[30, 135, 250, 270, 325],  # Item values
    40                         # Available capacity
  )
)
# => 550

Note: our knapsack function only returns the optimal value, and not which items make up this value.

Bottom-Up Approach

Unfortunately our hero doesn’t have the computing power (intelligence) available to solve the problem using the top-down approach. Let’s examine a more elegant approach that doesn’t involve recursion.

Remember the base case from above was one of either two scenarios:

  1. You inventory is full capacity (encumbered).
  2. You have exhausted all items to add.

Therefore, we’ll start with a similar scenario of having 0 extra inventory space and 0 items to pick up. Yes, this sounds strange at first. Why consider such a scenario when we know the optimal solution is 0 (i.e. no items to carry and no inventory space)? Let’s make things a bit more interesting by slowly increasing one (of two possible) inputs (e.g. increasing weight capacity by 1 unit). By doing this we introduce subproblems that are easier to solve than the whole.

For this example, we’ll be using the following information (for brevity sake):

Let’s start by increasing the capacity by 1 until we get to the max capacity of 8, still with 0 items:

Pretty simple. Since there are no items to add, obviously the value won’t increase. Now we add Item A to the chart:

Starting at 2kg we finally have available space to take Item A (at a weight of 2kg). This continues for the rest of the row. Now things start to get interesting when we add Item B to the mix:

When we arrive at 3kg and 7kg we are tasked with finding an optimal solution of either taking Item B or not taking Item B. We can visually represent both decision pictured above by the following diagram:

Starting with 3kg, the decision to take Item B leaves no room in the sack for Item A and thefore the total value comes to $4. Not taking Item B will leave 3kg in the sack leaving us with the previous optimal solution of $3 (directly up one row). Moving on to 5kg, we are faced with the same decision. We obviously want to take both Item A & B as they add up to 5kg.

Finally, we now add Item C to the diagram:

Again, we can visiually show the pertinent decisions in the table above in the diagram below:

We’re done! The optimal value for an 8kg sack with Items A, B, & C is $10. It’s finally time to write some code:

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def knapsack(w: list, v: list, wt: int, n: int) -> int:
  # pre-generate 2D array upfront..
  arr   = [[0 for i in range(wt + 1)] for j in range(n + 1)]
  items = []

  # Genrate optimized 2D array.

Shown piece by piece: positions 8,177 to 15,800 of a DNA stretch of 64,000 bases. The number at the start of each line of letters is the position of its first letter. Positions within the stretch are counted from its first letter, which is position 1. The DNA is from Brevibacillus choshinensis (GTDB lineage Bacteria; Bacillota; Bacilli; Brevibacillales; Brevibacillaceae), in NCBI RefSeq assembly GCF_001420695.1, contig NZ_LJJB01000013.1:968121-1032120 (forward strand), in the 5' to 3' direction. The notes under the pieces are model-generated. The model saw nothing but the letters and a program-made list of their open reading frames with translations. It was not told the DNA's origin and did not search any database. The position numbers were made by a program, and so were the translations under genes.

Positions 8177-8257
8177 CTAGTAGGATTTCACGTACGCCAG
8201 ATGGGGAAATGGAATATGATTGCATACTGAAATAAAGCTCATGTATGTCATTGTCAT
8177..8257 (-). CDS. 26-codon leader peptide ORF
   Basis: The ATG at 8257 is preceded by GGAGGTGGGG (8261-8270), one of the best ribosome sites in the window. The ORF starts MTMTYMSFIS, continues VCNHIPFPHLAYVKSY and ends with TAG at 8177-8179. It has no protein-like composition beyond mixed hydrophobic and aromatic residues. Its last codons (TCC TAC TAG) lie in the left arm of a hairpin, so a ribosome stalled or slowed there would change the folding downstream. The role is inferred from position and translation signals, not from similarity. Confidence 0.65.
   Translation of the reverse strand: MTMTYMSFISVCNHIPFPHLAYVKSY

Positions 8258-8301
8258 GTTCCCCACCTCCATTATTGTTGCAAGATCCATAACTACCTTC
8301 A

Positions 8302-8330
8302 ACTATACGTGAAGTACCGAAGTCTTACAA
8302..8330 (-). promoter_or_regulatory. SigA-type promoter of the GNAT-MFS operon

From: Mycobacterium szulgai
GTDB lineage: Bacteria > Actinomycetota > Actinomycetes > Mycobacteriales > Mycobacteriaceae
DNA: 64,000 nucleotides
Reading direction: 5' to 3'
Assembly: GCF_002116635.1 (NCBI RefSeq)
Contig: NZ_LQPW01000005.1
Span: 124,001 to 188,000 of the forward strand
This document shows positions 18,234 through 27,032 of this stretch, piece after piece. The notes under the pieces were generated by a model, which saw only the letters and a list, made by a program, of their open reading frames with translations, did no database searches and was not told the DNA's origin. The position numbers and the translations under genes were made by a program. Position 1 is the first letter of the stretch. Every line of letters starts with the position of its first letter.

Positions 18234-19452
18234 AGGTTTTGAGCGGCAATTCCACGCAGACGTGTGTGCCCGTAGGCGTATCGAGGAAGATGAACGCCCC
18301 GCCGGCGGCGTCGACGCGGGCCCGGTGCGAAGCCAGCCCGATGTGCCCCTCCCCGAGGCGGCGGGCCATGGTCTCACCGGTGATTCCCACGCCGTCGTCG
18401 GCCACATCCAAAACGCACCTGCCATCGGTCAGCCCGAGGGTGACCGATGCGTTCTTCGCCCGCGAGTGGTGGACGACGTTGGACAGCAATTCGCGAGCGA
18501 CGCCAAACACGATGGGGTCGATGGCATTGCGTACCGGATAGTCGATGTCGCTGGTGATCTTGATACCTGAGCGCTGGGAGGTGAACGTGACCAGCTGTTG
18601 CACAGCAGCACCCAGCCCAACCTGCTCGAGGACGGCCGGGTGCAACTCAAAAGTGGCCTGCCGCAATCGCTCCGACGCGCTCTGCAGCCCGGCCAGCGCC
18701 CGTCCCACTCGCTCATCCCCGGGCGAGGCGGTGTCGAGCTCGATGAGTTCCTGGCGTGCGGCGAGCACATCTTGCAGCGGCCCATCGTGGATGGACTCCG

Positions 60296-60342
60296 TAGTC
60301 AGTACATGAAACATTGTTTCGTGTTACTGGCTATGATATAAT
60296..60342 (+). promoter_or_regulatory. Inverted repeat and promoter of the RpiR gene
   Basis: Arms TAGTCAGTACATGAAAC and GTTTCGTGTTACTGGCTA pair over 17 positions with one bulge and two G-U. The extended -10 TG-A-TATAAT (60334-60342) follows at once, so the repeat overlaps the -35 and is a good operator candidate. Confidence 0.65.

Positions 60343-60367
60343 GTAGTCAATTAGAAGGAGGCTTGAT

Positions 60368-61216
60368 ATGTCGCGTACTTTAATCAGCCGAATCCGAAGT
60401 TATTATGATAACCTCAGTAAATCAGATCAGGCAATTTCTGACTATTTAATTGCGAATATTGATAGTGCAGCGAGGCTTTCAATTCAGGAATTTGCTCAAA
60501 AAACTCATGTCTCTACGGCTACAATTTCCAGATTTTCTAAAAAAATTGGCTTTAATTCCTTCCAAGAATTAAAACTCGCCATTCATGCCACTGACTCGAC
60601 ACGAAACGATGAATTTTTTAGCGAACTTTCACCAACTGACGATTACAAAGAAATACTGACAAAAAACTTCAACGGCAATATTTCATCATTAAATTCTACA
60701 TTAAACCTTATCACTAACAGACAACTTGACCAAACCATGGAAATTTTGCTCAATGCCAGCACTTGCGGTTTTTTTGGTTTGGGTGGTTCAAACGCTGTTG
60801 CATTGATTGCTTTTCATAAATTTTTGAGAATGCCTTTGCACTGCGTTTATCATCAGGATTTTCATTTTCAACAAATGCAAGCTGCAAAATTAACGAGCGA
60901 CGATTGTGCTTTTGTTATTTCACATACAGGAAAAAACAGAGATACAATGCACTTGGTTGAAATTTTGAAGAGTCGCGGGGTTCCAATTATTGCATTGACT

def optimized2DArray():
    for i in range(1, n + 1):                # Adding items  (i)
      for j in range(wt + 1):                # Adding weight (j)
        value    = v[i - 1]                  # Current item's value
        weight   = w[i - 1]                  # Current item's weight
        previous = arr[i - 1][j]             # Previous optimal value

        if weight > j:                       # Item too heavy!
          arr[i][j] = previous               # Copy cell immediatly above.
        else:                                # ...else...
					                                   # Compare take vs not take
					                                   #   and take max value.
          arr[i][j] = max(value + arr[i - 1][j - weight], previous)

  # Determine items selected from optimized 2D array.
  def findItems():
    j = wt

    for i in range(n, 0, -1):
      if arr[i][j] > arr[i - 1][j]:
        items.append(i)
        j -= w[i - 1]

    return items

  optimized2DArray()
  findItems()

  return items, arr[n][wt]

print(
  knapsack([2, 3, 5], [3, 4, 6], 8, 3)
)
# => ([3, 2], 10)

Voila! We have the optimal value and also which items have been added to our sack. Try it yourself with our original example and see if you can get the correct answer. After all, our brave and nobel hero would love to get back to town to sell some loot.

Conclusion

Dynamic Programming is a powerful approach when solving optimization problems. The trick is to start small (e.g. one or more base cases) and adjust your input to find the global optimized solution. The optimal solution at each point in time can be determined using the functional equation. The functional equation in our example above was:

arr[i][j] = max(value + arr[i - 1][j - weight], previous)

In this line of code we considered two options: taking an item and not taking an item using previous knowledge we uncovered.

Reference